I had offered to review Woody Allen’s autobiography for Quadrant but thankfully I was beaten to it by Rob Long in this wonderful piece in the March issue: In Search of Woody Allen (and if you’re not a subscriber to Quadrant, you should be). If I had written the review, however, this is the kind of thing I would have said: Woody Allen is the greatest comic movie writer-director-producer alive today, our own Groucho Marx, Charlie Chaplin, Buster Keaton and Harold Lloyd. He is also a socialist-Democrat of the Hillary Clinton/Barack Obama variety, so from a personal political perspective he is poison. But oddly and pleasantly, very little of that shows up in his films. In fact, if anything, his movies are almost completely conservative from a plot perspective. Whatever you might think of Annie Hall as a film, to the extent there is a moral to the story, it is hardly about socialism and share the wealth. It is about the complexity of human life.
But that is not why Allen is being brought to our attention today. This being the era of the wronged woman, he has fallen foul of the cancel-culture thought police. Woody, while boy-friending Mia Farrow (they never married or even lived together) is accused of molesting his adopted daughter, Dylan, when she was seven. These accusations were made after Allen began an intimate relationship with another of Mia Farrow’s adopted children, Soon-Yi, who was at the time 21. These are the details of their association according to Woody Allen’s Wikipedia page:
Allen and Mia Farrow met in 1979 and began a relationship in 1980; Farrow starred in 13 of Allen’s films from 1982 to 1992. Throughout the relationship they lived in separate apartments on opposite sides of Central Park in Manhattan. Farrow had seven children when they met: three biological sons from her marriage to composer André Previn, three adopted girls (two Vietnamese and one South Korean, Soon-Yi Previn), and an adopted South Korean boy, Moses Farrow.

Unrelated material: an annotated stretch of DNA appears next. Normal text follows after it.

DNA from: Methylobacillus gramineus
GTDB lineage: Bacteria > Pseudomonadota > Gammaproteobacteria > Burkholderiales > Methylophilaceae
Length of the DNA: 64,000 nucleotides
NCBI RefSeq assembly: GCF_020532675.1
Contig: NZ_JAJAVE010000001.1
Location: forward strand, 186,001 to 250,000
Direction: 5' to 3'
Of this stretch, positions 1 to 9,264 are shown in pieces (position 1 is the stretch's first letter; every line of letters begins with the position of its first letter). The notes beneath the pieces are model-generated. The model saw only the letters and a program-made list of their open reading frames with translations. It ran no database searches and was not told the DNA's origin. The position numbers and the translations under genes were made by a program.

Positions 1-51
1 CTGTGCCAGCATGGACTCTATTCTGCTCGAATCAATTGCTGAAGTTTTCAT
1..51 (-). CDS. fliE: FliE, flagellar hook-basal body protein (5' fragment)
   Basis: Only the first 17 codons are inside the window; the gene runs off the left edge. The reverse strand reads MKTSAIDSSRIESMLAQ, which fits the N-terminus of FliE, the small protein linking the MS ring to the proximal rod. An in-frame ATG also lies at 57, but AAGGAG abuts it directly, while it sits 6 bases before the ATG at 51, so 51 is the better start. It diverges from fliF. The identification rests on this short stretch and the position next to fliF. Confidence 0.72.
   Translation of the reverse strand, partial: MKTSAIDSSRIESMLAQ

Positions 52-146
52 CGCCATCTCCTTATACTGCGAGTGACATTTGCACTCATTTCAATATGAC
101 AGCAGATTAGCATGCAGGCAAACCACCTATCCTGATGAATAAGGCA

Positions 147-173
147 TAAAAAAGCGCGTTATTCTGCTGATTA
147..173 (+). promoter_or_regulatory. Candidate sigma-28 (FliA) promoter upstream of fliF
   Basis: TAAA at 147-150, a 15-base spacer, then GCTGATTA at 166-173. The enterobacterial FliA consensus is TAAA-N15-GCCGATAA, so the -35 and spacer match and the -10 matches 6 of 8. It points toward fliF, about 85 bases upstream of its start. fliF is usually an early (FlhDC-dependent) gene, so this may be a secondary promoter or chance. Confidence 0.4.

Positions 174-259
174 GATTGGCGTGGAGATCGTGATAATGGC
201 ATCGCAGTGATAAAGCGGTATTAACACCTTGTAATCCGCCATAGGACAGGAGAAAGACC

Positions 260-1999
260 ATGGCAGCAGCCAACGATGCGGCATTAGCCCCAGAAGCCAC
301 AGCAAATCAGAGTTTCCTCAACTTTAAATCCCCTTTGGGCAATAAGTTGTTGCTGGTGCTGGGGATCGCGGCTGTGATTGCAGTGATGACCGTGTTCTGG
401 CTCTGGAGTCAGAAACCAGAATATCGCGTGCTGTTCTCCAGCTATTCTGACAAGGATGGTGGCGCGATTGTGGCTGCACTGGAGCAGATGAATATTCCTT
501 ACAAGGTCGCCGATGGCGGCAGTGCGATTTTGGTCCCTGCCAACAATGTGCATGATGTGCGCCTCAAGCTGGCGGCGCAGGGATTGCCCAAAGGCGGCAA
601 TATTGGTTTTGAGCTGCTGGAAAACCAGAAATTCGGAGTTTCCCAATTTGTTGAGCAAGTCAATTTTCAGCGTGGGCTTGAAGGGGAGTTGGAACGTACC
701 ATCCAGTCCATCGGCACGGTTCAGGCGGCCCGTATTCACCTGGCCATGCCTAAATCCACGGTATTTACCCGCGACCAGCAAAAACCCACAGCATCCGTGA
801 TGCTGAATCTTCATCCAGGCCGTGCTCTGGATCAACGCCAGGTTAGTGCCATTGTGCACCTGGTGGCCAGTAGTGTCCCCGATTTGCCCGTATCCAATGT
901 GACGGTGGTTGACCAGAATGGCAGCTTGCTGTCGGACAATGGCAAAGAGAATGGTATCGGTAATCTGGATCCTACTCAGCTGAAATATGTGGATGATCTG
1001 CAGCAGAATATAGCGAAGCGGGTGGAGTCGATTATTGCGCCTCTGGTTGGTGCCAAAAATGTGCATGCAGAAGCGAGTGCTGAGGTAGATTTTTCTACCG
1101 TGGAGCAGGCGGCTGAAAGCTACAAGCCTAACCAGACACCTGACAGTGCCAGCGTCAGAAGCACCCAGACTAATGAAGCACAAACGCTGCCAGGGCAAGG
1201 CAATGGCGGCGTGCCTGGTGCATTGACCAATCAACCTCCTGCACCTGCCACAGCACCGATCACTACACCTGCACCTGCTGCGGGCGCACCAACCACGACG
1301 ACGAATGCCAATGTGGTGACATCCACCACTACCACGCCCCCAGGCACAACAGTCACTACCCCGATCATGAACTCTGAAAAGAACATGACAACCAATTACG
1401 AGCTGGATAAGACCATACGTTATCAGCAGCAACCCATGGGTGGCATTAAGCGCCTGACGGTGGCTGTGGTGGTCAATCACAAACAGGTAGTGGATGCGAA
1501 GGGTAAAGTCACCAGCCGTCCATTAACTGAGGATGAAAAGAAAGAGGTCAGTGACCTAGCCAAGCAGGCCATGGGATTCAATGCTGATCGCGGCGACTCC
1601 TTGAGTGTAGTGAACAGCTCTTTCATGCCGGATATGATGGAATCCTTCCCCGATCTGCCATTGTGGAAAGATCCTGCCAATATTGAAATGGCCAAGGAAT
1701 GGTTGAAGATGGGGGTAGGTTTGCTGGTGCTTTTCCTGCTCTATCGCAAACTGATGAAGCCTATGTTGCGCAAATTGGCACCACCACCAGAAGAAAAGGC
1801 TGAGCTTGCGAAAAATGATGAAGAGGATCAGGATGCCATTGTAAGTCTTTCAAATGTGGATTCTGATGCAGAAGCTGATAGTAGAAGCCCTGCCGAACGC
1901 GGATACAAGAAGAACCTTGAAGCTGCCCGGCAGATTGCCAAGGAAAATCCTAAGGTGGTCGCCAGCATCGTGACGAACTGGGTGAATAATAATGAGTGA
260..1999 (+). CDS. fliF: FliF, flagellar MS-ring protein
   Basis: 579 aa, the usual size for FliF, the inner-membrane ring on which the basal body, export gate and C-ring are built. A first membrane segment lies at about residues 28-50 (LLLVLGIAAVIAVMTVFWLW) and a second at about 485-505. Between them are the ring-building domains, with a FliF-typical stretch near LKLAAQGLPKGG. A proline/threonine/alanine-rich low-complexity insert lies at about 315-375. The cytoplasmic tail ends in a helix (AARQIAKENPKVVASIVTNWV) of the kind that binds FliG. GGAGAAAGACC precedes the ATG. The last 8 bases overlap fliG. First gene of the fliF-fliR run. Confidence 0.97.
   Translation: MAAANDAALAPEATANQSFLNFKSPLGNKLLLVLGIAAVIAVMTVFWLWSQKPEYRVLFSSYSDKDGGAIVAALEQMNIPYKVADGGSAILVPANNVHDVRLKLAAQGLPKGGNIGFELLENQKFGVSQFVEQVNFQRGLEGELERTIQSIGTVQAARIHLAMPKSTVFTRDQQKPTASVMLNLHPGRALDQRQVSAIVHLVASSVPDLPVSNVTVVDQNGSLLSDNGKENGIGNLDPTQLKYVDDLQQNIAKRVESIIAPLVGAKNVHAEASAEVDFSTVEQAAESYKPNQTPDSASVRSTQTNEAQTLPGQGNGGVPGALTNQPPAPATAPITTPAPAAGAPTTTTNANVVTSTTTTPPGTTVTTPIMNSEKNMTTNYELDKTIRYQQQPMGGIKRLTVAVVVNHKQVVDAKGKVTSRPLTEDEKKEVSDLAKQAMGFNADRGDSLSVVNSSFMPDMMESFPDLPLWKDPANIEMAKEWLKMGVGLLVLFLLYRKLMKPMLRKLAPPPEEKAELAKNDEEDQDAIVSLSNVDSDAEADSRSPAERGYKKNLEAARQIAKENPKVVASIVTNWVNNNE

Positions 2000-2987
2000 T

In 1984 she and Allen tried to conceive a child together; Allen agreed to this on the understanding that he need not be involved in the child’s care. When the effort to get pregnant failed, Farrow adopted a baby girl, Dylan Farrow, in July 1985. Allen was not involved in the adoption, but when Dylan arrived he assumed a parental role toward her and began spending more time in Farrow’s home. On December 19, 1987, Farrow gave birth to their son Satchel Farrow (later known as Ronan Farrow). According to Allen, his intimate relationship with Mia Farrow ceased completely after Satchel’s birth and he was asked to return her apartment key; they maintained a working relationship when they filmed a movie, and he regularly visited Moses, Dylan and Satchel, but he and Mia were only “social companions on those occasions where there’d be a dinner, an event, but after the event she’d go home and I’d go home.” In 1991 Farrow wanted to adopt another child. According to a 1993 custody hearing, Allen told her he would not object to another adoption so long as she would agree to his adoption of Dylan and Moses; that adoption was finalized in December 1991. Eric Lax, Allen’s biographer, wrote in The New York Times that Allen was “there before they [the children] wake up in the morning, he sees them during the day and he helps put them to bed at night”.
Whatever you may think of his taking up with Soon-Yi, and they have now been married for a quarter of a century and have two adult adopted daughters, the issue is Mia’s accusation brought into living rooms across America by that four-part series on HBO. You can either think Mia is telling the truth, or that she is a madly deranged woman out for revenge. So clear is it to me (and Rob Long) that it is Mia who is a madwoman beyond sense that I can only watch in sadness and wonder as the events unfold. Weirdly, it is the left in America that has ganged up on Allen, with only someone such as myself even game to defend him. Read ‘Allen v. Farrow’: Intellectually Dishonest Propaganda Meets Emotional Blackmail for the Woody Allen side of the story. It’s long, but not as long, nor as wildly entertaining as Woody’s autobiography, Apropos of Nothing. From the book, what I got was that while he is astonishingly funny, he is not very bright and generally anti-social. But of this particular crime, he is completely innocent. He must have been a nightmare to teach – class clown material at its worst – but also no scholar, as he readily admits time and again in the book.
As for our taste in movies, at least so far as his films are concerned, there was this from his autobiography:
To me, my most disappointing film was Hollywood Ending. I felt that movie was funny and it did not do well. I executed it well, my leading lady Téa Leoni was wonderful, the supporting cast came through, the idea was fraught with potential. A film director goes psychosomatically blind and, unwilling to lose a chance to direct a comeback film, fakes his way through, pretending he can see. In Chaplin’s hands, or Buster Keaton’s it would’ve been a masterpiece. Even in mine, it was funny – or so I keep telling people. (pp. 342-343)
And so I also keep telling people. See it if you can. As for this Allen-Farrow dustup, it’s Hollywood and it’s decadent but what’s new? Woody didn’t do what Mia says, so as sordid as the story is as she tells it, it is irrelevant to anything and to anyone other than themselves. But similar to Ovid being sent into exile by Augustus, the world is being denied a comic genius, and that is not good.